Dialog proceeds as long as it’s useful, with the practitioner paying close attention to the CSR/SD. Dialog is meant to support the client’s process wherever the inner wisdom leads, not to tell a coherent story, satisfy the practitioner’s curiosity, or lead to a proscribed end. It’s not uncommon for clients to stop talking mid-sentence; as long as their process is continuing, no further talk is necessary. My primary focus is on what’s happening under my hands.

Case Study
The following is a case study of an SER with emotional content. It shows what’s possible with an advanced practitioner and a client who’s comfortable with process work.
On assessment, my awareness was drawn to areas of shortening and tightness in my client’s right hand and forearm. As I lifted the arm just enough to take gravity off, it folded up across his face, palm out, covering his eyes. I was aware of a sudden stop in the craniosacral rhythm: the significance detector. We remained here for several seconds, and the tension in his body increased. I asked, “What are you aware of right now?”
“Yellow,” he said.
I repeated, “Yellow.”
“My eyes …” I maintained my position and the tissues in his arm and shoulder began to engage forcefully. “Hunh.” He grimaced, and squinted his eyes so they were nearly shut. They filled with tears. “Wow. So bright …”
Several moments passed as the arm and shoulder warmed and trembled. I tracked tension in both his legs, and an audible rumbling in his belly. “What else?” I asked.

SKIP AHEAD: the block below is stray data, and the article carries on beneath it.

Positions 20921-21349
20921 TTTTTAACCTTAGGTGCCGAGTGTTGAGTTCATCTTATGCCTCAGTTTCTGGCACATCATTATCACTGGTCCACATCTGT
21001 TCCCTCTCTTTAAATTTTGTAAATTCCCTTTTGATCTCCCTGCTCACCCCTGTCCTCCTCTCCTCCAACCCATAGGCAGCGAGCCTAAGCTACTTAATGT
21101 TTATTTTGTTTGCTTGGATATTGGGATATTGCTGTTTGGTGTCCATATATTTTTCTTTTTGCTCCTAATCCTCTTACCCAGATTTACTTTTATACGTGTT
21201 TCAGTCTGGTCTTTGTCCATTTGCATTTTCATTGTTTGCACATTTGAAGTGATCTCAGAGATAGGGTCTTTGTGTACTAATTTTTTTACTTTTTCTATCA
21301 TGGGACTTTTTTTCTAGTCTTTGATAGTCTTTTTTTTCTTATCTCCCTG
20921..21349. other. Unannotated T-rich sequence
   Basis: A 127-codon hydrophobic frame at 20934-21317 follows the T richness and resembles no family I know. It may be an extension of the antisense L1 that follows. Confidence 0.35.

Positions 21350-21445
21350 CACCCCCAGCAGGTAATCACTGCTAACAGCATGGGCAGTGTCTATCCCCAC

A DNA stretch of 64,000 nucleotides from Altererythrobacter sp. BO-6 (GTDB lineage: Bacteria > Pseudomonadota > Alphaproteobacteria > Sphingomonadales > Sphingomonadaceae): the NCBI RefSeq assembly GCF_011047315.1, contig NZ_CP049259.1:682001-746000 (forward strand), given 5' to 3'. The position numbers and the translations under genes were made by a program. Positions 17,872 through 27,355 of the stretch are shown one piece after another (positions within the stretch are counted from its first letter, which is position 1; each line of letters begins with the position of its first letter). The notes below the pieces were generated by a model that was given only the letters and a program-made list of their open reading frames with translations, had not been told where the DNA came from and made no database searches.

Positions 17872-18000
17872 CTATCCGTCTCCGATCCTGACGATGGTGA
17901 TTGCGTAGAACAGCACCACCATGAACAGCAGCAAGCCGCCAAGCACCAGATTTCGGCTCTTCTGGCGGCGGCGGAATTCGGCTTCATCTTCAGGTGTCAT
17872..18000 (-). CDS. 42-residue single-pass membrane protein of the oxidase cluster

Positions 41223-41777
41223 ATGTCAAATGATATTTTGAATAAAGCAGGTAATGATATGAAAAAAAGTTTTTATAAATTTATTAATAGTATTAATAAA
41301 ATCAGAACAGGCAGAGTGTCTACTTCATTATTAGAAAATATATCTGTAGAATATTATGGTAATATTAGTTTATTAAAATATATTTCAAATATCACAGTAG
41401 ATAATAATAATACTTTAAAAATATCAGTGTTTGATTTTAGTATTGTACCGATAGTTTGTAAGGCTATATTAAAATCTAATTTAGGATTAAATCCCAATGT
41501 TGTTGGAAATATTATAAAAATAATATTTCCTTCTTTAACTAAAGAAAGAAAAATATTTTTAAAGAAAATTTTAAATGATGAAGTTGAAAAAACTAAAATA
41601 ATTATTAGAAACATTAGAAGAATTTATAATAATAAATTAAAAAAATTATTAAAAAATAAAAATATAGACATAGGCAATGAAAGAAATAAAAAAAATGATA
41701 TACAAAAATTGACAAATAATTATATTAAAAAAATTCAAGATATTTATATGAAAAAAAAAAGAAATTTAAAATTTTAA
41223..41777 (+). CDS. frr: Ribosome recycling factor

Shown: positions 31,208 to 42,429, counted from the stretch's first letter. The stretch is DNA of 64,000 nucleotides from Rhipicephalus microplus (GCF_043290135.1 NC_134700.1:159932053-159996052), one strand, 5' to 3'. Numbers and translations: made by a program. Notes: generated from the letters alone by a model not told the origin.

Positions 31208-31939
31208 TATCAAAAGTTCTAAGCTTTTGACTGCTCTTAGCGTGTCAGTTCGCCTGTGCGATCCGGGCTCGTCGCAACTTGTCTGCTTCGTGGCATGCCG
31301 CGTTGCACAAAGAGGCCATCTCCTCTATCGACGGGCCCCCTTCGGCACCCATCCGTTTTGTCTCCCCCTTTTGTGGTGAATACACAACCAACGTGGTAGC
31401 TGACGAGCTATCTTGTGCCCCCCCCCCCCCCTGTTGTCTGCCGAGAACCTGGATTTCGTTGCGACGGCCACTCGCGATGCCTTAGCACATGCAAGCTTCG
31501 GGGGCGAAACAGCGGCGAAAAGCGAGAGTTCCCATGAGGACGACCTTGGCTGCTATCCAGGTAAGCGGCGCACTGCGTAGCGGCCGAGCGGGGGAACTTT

“I forgot my sunglasses, and it was so bright.” His arm maintained position with my neutral support, but all the tissues were softening and lengthening. The right hand, which had been rigid and splayed, relaxed and curled. “I miss him so much.”
Tears released and he took a few deep, ragged breaths. His CSR returned, then slowed to a still point. His legs relaxed, and his belly softened. I helped his body release residual tension through the palm, and we moved on. Later, as we were scheduling our next session, he told me, “The anniversary of my dad’s death is next week. My shoulder’s bugged me since we buried him. I couldn’t think of a reason why—I hadn’t hurt it—but now I guess I know.”
I didn’t need the story to work effectively, and I didn’t need to say much. It was intellectually satisfying to get some context afterward, but it wasn’t necessary for the work; staying connected to the tissue and what was happening with the craniosacral rhythm was. My job was to stay grounded and neutral, as a steady and supportive witness, without attachment to any outcome. I know I’m going to spend the rest of my career honing these skills.